(C) 2011 by Metta Anderson – All Rights Reserved
In November 2010, the Museo Nacional in Bogotá sent out an announcement to its Association of Friends that the Museo would co-sponsor with the Universidad Externado a 3-day conference called “This Is My Image,” on the conservation and preservation of photographs. The speaker and leader would be Dr. Debra Norris, from the University of Delaware. I signed up almost immediately. The following entries over the next few days will be my log of the event.
DAY 1 — Lunch at El Corral Gourmet
(The conference is being held in the Auditorium of the Bank of the Republic’s Art Museum. Two stories above us is the Man Ray Exhibition.)
So far, I’ve taken some pictures with the Pentax and Kodak Portra 400NC. Planned to take something of the plazoleta in front of the Juan Valdez Café at 9 a.m. and the light was just right. I had forgotten how exquisite the morning light can be in Bogotá, “up here in the hill country” (ho-ho-ho). But the conference attendees were all outside the Museum’s entrance door, ruining the composition. Maybe I can get something tomorrow.
During the break, I shot the monolith in the Museum’s patio, even tho’ it had clouded over. However, I hope the light was just a smooth shadowless color that will emphasize the architectural elements.
When we broke for lunch, it was raining. Got a couple of things of the wading (reflecting) pool at the Centro García Márquez in the rain. BEAUTIFUL colors!
As for the conference itself, I haven’t quite decided. A “con”–the seats in the auditorium! Rock hard and poorly designed for ANY anatomy! A “pro”–excellent sightlines, good sound and the simultaneous translator(s) have a nearly soundproof booth at the rear. Excellent idea!
Gut Reactions: A) Ñah-ñah-ñah, I know more about photography than I realized. Debra Norris understands photo chemistry really really well!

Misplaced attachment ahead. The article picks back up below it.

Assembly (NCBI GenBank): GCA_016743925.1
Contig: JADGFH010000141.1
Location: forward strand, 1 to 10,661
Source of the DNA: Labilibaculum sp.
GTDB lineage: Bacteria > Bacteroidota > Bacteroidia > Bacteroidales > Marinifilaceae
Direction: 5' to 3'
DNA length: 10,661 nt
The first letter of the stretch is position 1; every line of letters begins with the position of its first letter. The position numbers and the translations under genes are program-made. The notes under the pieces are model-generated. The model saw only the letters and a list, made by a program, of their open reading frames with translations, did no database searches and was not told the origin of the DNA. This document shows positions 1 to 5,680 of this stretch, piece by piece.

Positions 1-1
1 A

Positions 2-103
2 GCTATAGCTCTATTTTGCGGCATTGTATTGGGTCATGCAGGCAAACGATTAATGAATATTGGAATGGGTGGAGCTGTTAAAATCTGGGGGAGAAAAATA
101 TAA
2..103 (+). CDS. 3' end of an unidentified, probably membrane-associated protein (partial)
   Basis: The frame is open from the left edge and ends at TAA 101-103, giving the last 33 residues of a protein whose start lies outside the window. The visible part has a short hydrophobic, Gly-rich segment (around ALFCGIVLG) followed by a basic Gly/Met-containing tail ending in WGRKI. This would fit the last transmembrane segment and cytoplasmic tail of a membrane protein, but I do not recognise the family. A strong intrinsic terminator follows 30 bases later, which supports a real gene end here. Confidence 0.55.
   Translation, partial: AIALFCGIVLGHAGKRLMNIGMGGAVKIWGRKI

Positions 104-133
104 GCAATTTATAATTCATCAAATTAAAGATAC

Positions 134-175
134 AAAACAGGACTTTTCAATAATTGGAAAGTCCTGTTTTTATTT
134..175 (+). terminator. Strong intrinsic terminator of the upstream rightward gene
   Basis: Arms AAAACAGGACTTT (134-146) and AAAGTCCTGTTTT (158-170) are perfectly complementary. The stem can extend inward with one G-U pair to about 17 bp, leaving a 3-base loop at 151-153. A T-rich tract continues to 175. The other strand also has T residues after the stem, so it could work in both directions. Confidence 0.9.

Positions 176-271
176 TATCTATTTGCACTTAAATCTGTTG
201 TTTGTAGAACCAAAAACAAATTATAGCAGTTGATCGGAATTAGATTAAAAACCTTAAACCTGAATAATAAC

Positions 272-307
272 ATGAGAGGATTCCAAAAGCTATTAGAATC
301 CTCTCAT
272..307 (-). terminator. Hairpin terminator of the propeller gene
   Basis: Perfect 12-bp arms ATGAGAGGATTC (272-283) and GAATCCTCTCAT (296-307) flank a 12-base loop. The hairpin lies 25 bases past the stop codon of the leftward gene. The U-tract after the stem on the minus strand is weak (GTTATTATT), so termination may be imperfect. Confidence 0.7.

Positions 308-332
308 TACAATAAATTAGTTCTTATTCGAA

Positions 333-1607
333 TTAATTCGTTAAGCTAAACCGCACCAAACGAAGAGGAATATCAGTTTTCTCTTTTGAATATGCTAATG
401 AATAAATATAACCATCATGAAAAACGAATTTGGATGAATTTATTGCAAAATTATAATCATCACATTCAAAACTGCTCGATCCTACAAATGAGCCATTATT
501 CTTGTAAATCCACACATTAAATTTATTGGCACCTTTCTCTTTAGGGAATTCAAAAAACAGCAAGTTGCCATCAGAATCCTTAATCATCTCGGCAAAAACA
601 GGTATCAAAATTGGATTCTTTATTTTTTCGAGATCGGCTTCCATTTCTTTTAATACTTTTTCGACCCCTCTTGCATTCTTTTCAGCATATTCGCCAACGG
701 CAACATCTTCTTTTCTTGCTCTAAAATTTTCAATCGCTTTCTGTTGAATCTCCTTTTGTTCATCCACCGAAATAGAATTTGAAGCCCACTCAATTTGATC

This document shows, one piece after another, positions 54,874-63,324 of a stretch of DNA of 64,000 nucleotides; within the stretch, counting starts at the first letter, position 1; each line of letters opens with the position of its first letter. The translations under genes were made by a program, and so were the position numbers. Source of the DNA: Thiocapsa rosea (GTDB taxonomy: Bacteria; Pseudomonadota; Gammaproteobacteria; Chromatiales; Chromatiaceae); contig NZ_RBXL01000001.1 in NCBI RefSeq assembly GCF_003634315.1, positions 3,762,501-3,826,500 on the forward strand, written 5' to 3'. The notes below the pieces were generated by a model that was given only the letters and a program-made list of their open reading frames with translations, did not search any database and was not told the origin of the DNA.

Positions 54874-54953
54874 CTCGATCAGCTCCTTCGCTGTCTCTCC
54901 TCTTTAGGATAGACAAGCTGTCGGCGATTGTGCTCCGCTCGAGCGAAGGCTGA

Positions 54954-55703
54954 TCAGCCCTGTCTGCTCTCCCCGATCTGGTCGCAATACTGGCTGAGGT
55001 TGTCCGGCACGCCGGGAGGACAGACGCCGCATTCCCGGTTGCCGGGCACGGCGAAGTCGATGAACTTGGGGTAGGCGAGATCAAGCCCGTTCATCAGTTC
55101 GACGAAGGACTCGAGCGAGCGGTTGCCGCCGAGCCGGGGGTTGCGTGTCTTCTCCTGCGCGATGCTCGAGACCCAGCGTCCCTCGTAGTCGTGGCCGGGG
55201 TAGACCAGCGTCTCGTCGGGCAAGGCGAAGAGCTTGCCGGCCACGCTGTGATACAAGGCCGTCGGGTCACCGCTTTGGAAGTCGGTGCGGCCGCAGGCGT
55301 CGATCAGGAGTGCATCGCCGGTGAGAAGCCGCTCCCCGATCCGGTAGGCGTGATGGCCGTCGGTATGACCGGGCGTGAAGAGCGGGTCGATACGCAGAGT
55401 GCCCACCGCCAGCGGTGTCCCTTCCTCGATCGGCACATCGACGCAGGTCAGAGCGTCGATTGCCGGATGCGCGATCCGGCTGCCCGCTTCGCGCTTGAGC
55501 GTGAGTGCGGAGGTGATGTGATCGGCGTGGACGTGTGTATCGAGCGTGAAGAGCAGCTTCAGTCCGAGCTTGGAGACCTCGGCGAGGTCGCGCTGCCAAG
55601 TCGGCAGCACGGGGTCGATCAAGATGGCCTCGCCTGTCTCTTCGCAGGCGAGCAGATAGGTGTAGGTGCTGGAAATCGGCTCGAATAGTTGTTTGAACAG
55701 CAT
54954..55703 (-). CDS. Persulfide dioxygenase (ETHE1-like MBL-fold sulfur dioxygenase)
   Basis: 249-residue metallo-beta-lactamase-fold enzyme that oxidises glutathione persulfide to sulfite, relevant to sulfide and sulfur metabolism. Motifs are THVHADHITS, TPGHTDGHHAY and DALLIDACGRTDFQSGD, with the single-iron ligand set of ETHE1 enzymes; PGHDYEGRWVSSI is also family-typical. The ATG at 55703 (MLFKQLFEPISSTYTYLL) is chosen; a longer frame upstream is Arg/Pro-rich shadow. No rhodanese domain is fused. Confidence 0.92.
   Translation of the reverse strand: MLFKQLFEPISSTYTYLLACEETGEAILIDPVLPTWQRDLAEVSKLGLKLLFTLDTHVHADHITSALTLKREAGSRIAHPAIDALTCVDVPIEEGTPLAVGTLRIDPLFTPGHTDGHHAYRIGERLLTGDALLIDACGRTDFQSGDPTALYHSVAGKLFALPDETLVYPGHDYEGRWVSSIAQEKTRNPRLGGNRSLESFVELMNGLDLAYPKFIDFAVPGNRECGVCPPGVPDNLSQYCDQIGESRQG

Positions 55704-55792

B) HOLY SHIT! My family is just one big collection of [maybe anal-retentive] photo MAVENS!!! I mean in particular Grandpa Conrad, Great-grandpa (Olds), Dad and GaGa. Ansel Adams’ got nuthin’ on us!!!
These “personal collections” entered museums in pristine condition (R. E. Olds Museum, in Lansing, MI; Michigan State University’s History Museum, East Lansing, MI; State of Michigan Historical Museum, Lansing, MI).
C) I am truly amazed that no mention is made of Eastman Kodak. True enough, it enjoyed a vast monopoly but its research, development and sale of products make it possible for so much photography to remain in existence. At the same time, Ms. Norris may not be aware of the genuine international reach of the “Great Yellow Father” in Colombia and most of Latin America. That photography did not develop as rapidly as it did in the US has almost everything to do with LOCAL socio-economic conditions, which are complicated even for people living here, and more so for any foreigner.
More to write, but it’s 2 p.m. and time to go back for more!